August 1999



By Mark Stone, CFP, CPA,
Margolin, Winer & Evens LLP

As the impact of computers on society expands, it is essential that businesses and consumers understand the implications of sales tax on computer services. Although the application of sales tax for computer services may seem well defined on the surface, the statutory language is more ambiguous. Advisory opinions issued by the New York State Commissioner of Taxation and Finance are necessary to adequately interpret the statutory law.

To determine the taxability of computer services, the purchaser must make a distinction between hardware and software services. Under section 1105(c) of the New York Tax Law, the state imposes a tax on the receipt from every sale (except resale) of certain services, including the maintenance, service, or repair of tangible personal property. As such, New York State taxes services directly related to computer hardware. While hardware services are subject to sales tax, software services are generally exempt under Technical Service Bulletin M-93(3)S and New York State Law section 1115(o). If services related to software are provided to a customer in conjunction with taxable property or services, the exempt charges must be reasonable and separately stated on the invoice. If these services are not separately stated, the entire invoice will be subject to sales tax.

Practitioners may find it difficult to distinguish between tax-exempt software services and taxable hardware services. For example, will New York State classify services provided in the installation of a computer as tax-exempt? To answer this question, the meaning of "hardware services" must be interpreted.

New York's position on distinguishing between hardware and software services comes primarily from TSB advisory opinions. Although these opinions provide the Department of Finance's interpretation, they relate only to the taxpayer requesting the opinion. The Department of Finance has issued two key advisory opinions relating to this area: David Zucker in TSB-A-96(53)S and Xecu-Track Accounting Services, Inc., in TSB-A-98(27)S. Under Xecu-Track, the department gave its interpretation of hardware sales based on different scenarios. Let's analyze two of these scenarios.

Scenario 1. A computer consultant is called to service a computer. The consultant determines that the computer has a defective network card. To service this internal component, the consultant opens the computer and installs a new card. As a result, approximately half the consultant's time is spent assessing the problem, while the other half is spent on actual repairs. In this scenario, the repairs involve a physical component (such as electronic and electrical devices) of the computer, and New York State will subject the time spent to sales tax.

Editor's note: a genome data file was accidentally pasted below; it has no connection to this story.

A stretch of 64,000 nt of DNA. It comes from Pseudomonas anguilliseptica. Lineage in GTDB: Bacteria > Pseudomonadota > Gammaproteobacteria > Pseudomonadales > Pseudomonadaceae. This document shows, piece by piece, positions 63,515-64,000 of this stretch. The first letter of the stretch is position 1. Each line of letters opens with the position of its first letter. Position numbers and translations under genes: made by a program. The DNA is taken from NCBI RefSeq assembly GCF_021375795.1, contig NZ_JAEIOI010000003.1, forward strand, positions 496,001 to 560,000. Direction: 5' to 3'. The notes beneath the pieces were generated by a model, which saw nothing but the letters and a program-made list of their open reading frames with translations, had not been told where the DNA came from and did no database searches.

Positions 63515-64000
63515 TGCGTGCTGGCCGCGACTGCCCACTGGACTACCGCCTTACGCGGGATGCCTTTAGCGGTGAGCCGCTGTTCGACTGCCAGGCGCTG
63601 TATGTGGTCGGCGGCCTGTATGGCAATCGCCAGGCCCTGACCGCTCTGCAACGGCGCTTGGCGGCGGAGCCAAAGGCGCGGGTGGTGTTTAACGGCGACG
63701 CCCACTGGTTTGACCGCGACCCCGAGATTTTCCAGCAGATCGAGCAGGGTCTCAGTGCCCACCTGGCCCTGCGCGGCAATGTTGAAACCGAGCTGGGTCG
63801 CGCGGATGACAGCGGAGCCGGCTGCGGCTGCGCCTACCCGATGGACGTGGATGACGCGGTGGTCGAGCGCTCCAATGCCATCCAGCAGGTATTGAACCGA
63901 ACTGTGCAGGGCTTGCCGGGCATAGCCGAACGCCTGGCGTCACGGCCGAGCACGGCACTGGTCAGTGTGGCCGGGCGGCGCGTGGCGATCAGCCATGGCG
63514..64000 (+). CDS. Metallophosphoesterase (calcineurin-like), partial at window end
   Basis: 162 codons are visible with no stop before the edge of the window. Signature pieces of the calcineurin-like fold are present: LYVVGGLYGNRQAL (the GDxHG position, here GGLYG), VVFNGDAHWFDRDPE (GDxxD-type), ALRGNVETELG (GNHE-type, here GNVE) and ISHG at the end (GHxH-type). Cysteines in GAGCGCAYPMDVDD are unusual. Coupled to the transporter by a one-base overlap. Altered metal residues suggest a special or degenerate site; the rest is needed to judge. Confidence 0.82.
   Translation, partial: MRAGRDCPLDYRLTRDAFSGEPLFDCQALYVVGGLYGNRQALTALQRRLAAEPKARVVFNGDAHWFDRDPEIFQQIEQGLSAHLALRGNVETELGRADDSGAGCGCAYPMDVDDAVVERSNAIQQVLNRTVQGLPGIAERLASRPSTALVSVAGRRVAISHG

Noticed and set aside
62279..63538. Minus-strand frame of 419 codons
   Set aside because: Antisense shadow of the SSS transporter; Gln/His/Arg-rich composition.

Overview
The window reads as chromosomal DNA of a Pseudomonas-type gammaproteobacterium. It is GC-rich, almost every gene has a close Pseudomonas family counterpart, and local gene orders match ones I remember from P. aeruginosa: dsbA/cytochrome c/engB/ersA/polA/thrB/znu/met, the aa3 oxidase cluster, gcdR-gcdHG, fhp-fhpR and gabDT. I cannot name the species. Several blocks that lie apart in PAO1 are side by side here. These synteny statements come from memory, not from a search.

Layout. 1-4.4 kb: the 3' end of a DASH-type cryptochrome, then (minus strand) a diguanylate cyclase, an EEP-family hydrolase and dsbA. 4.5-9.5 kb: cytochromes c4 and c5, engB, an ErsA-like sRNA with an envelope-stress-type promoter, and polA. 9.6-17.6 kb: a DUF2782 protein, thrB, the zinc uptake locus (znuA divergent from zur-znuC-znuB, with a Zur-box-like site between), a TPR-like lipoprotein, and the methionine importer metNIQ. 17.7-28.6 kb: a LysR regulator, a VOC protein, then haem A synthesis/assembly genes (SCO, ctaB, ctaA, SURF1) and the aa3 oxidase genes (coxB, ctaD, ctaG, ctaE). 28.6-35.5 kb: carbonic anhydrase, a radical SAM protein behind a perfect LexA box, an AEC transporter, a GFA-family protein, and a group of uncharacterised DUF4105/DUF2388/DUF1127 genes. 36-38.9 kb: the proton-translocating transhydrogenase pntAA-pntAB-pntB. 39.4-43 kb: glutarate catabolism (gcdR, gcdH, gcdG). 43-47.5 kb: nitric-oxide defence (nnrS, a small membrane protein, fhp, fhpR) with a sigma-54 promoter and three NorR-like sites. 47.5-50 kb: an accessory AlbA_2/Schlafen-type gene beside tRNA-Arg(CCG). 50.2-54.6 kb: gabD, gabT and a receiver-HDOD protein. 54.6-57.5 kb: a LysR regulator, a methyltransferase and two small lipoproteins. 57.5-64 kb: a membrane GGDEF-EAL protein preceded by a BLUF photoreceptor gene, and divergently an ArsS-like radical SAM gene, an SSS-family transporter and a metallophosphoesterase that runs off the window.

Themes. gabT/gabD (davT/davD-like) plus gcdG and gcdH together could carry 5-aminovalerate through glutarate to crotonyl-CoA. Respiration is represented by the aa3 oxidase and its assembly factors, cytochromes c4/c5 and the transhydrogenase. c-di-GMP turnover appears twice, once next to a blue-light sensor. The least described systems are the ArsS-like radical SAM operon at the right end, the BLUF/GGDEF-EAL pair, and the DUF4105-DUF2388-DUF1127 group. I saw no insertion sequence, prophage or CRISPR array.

Scenario 2. A computer consultant sells both sales-taxable prewritten software and hardware to a company. The consultant is also hired to configure the operating software of a computer network. Accordingly, the consultant sets up all network computers to enable the software on these computers to work together. In this scenario, the computer is not opened; the work is done using the keyboard only. Will the state subject such a service to sales tax? The answer is "no," since the consultant provided only software services. When sending an invoice to the customer, the service provider should separately state time spent on tax-exempt services. If services are not separately stated, then the state will subject the entire invoice to tax.

The distinguishing difference in these scenarios was whether the computer was opened for hardware repairs. If the computer was opened, then the state will generally subject the services to sales tax. In issuing these opinions, the Department of Finance had to define the term "hardware." The advisory opinion in Xecu-Track based its definition on Webster's Ninth New Collegiate Dictionary (1985 ed.), defining "hardware" as the physical components (such as electronic and electrical devices) of a computer. Both opinions stress the importance of separately invoicing clients to preserve the portions of the sale that are tax-exempt. *

State and Local Editor:
Barry H. Horowitz, CPA
Eisner & Lubin LLP

Interstate Editor:
Nicholas Nessi, CPA
BDO Seidman LLP

Contributing Editors:
Henry Goldwasser, CPA
M.R. Weiser & Co. LLP

Steven M. Kaplan, CPA
Kahn, Hoffman, Nonenmacher & Hochman, LLP

John J. Fielding, CPA
PricewaterhouseCoopers LLP

Warren Weinstock, CPA
Paneth, Haber & Zimmerman LLP

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